In 1995, Van Dyke Parks and Brian Wilson released a mostly-forgotten album together called "Orange Crate Art", and I found myself in LA interviewing the pair. It was a pretty unusual trip, ending in Wilson’s front room, where he claimed that his secret was “abstaining from orgasm”,performed “Satisfaction” and an updated version of “Surfer Girl” for me on his grand piano, then offered me $100 to get my ropey dictaphone recordings played on the radio.
In 1995, Van Dyke Parks and Brian Wilson released a mostly-forgotten album together called “Orange Crate Art”, and I found myself in LA interviewing the pair. It was a pretty unusual trip, ending in Wilson’s front room, where he claimed that his secret was “abstaining from orgasm”,performed “Satisfaction” and an updated version of “Surfer Girl” for me on his grand piano, then offered me $100 to get my ropey dictaphone recordings played on the radio.
Before that, though, I found myself in a less ostentatious house, one that felt more like the home of an academic than a music legend. Here, Van Dyle Parks spent a good part of the interview guiding me through a pile of art books, enthusing about Franz Bischoff, Alfred R Mitchell, Granville Redmond and other generally obscure painters who, in the early 20th Century, had established a mellow Californian outpost of impressionism.
I was thinking about these pictures, and about Parks’ work in general, the other day, playing a new album by a composer and multi-instrumentalist called Robert Stillman. Those Californian artists reflected a strong tendency in Parks himself: a genteel, whimsical, rustic vision of their homeland; a kind of Americana very different to what we normally associate with the word. In this canon of Americana, Stephen Foster (the composer of “Oh Susanna”, among other standards) and Aaron Copeland take greater prominence than Robert Johnson and Hank Williams, and the music works like a soundtrack for uncertain, sepia-tinted memories, where folksong merges into classical forms, rather than hard-edged roots reportage.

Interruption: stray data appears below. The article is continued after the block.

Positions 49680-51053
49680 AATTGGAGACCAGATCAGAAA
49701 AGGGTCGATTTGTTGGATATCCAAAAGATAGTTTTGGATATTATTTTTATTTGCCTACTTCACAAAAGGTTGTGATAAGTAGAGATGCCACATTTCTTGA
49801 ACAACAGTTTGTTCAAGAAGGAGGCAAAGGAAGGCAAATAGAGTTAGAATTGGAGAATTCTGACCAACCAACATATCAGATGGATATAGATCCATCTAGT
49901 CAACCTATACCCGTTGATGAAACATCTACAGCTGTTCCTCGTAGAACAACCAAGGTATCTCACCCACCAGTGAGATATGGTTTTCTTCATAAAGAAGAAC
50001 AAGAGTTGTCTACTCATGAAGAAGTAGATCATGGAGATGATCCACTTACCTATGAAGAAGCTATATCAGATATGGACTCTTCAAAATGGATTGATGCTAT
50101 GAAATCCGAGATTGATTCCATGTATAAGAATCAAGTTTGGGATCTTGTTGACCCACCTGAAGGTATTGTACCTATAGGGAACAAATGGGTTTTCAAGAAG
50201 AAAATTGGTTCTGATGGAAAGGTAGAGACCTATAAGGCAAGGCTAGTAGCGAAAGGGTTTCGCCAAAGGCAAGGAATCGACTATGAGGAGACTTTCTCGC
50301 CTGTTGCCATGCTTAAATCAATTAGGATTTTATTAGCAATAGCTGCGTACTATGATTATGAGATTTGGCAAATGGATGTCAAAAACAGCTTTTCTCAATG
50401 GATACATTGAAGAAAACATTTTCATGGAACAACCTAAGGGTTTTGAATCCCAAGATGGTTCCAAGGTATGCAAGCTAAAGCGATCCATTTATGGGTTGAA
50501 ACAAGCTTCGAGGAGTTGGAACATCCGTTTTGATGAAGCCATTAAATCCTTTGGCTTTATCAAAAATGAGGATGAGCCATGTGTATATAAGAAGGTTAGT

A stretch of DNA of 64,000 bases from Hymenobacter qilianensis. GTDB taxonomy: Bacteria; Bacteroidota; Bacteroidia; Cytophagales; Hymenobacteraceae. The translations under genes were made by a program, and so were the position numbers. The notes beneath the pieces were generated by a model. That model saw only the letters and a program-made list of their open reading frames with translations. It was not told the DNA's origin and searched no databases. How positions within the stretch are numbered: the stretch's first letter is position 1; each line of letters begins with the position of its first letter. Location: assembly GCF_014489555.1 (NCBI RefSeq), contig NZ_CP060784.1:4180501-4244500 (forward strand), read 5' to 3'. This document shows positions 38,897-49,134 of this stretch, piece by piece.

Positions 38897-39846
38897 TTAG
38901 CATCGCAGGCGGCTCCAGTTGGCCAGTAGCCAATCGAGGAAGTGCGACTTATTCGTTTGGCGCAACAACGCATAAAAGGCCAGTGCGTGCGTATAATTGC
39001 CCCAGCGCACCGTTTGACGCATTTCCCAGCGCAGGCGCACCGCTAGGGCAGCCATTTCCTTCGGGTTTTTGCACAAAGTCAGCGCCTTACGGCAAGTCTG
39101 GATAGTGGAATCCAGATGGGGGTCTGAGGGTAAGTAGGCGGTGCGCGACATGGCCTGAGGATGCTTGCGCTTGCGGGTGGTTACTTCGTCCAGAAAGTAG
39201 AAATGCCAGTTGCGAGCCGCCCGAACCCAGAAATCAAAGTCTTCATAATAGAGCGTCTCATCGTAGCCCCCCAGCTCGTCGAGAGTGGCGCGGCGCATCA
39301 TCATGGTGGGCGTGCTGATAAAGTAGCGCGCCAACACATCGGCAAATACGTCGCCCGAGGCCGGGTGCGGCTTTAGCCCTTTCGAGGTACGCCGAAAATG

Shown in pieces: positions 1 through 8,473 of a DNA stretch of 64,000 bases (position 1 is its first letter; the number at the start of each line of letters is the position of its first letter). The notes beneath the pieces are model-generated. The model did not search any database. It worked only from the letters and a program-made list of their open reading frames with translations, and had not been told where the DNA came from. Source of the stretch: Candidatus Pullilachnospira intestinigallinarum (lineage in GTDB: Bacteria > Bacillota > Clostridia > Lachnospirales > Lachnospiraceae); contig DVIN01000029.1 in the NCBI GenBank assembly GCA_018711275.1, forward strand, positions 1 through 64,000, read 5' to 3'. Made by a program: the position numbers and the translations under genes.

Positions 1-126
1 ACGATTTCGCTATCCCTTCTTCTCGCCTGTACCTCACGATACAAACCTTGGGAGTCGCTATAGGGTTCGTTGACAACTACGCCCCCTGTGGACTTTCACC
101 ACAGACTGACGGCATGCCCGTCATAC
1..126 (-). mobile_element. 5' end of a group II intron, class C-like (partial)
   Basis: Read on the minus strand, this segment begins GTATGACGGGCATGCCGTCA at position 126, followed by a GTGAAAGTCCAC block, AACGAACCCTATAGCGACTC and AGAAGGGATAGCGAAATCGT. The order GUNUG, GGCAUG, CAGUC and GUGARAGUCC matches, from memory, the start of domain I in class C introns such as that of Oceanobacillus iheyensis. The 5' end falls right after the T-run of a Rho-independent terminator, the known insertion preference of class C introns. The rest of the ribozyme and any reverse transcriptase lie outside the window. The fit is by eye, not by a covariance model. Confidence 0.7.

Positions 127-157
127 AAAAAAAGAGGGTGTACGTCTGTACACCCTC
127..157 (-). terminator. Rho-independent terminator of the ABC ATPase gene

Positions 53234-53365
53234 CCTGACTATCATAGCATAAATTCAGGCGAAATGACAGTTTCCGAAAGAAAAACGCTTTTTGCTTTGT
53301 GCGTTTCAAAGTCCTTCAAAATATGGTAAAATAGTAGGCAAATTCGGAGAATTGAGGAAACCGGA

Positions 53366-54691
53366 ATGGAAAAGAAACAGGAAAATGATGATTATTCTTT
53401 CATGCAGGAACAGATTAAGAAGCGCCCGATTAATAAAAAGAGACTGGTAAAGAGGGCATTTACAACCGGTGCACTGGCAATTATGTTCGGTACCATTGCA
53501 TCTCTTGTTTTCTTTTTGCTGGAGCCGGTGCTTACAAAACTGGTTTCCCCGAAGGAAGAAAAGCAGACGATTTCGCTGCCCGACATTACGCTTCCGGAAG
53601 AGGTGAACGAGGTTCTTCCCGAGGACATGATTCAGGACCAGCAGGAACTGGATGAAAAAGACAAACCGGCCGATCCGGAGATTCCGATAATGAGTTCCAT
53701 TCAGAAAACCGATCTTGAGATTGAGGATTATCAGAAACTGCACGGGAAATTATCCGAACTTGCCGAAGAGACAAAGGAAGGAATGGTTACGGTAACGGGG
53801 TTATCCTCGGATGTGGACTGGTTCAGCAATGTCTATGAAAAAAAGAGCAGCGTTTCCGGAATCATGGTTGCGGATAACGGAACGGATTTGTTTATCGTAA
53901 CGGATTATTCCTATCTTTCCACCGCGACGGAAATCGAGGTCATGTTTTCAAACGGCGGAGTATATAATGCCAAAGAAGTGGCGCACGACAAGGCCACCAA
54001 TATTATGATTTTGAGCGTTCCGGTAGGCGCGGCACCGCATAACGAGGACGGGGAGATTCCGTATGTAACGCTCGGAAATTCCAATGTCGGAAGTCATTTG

“Machine’s Song” is, apparently, Robert Stillman’s third album, though I’ve only come across him in passing before, when he played keyboards on Hiss Golden Messenger’s lovely “Root Work” live album. It’s an instrumental album, based on solo shows Stillman played as a one-man band, operating the drums with his feet while he sat at the piano.
Not the sort of set-up you’d immediately compare with ornate Parks fantasias like “Song Cycle”, but the vibe on Machine’s Song is very similar, a sort of creaky, uncanny music that creates an impressionistic picture of old America. There are affinities with more recent artists, of course: Tom Waits’ sinister carnies, maybe; Mercury Rev, who approached this neighbourhood on parts of “Deserter’s Songs”; Richard Swift’s Tin Pan Alley swagger on “The Novelist”. Stillman, though, takes things much further, towards abstraction and the territory of Jim O’Rourke. O’Rourke’s a massive Parks fan, incidentally, and an interview I did with him once degenerated into much justified ranting about Parks’ superiority to Todd Rundgren.
Anyhow, Stillman can write grand tunes like “Broadwar”, but he’s also fascinated with noise collages that are, in their way, just as evocative. Bells ring on like old fire engines tearing into the night, while keyboards and horns conjure up the sound of trains rolling across vast expanses. If we normally associate Americana with the stories of outlaw characters – hobos, drifters, whatever – who might be riding the trains, “Machine’s Song”, as the title suggests, gives a voice to the trains themselves. “All music and sound composed, performed and recorded by Robert Stillman for Archaic Future,” read the sleevenotes; perhaps we could call it, ‘Avant-Garde Nostalgia’, too?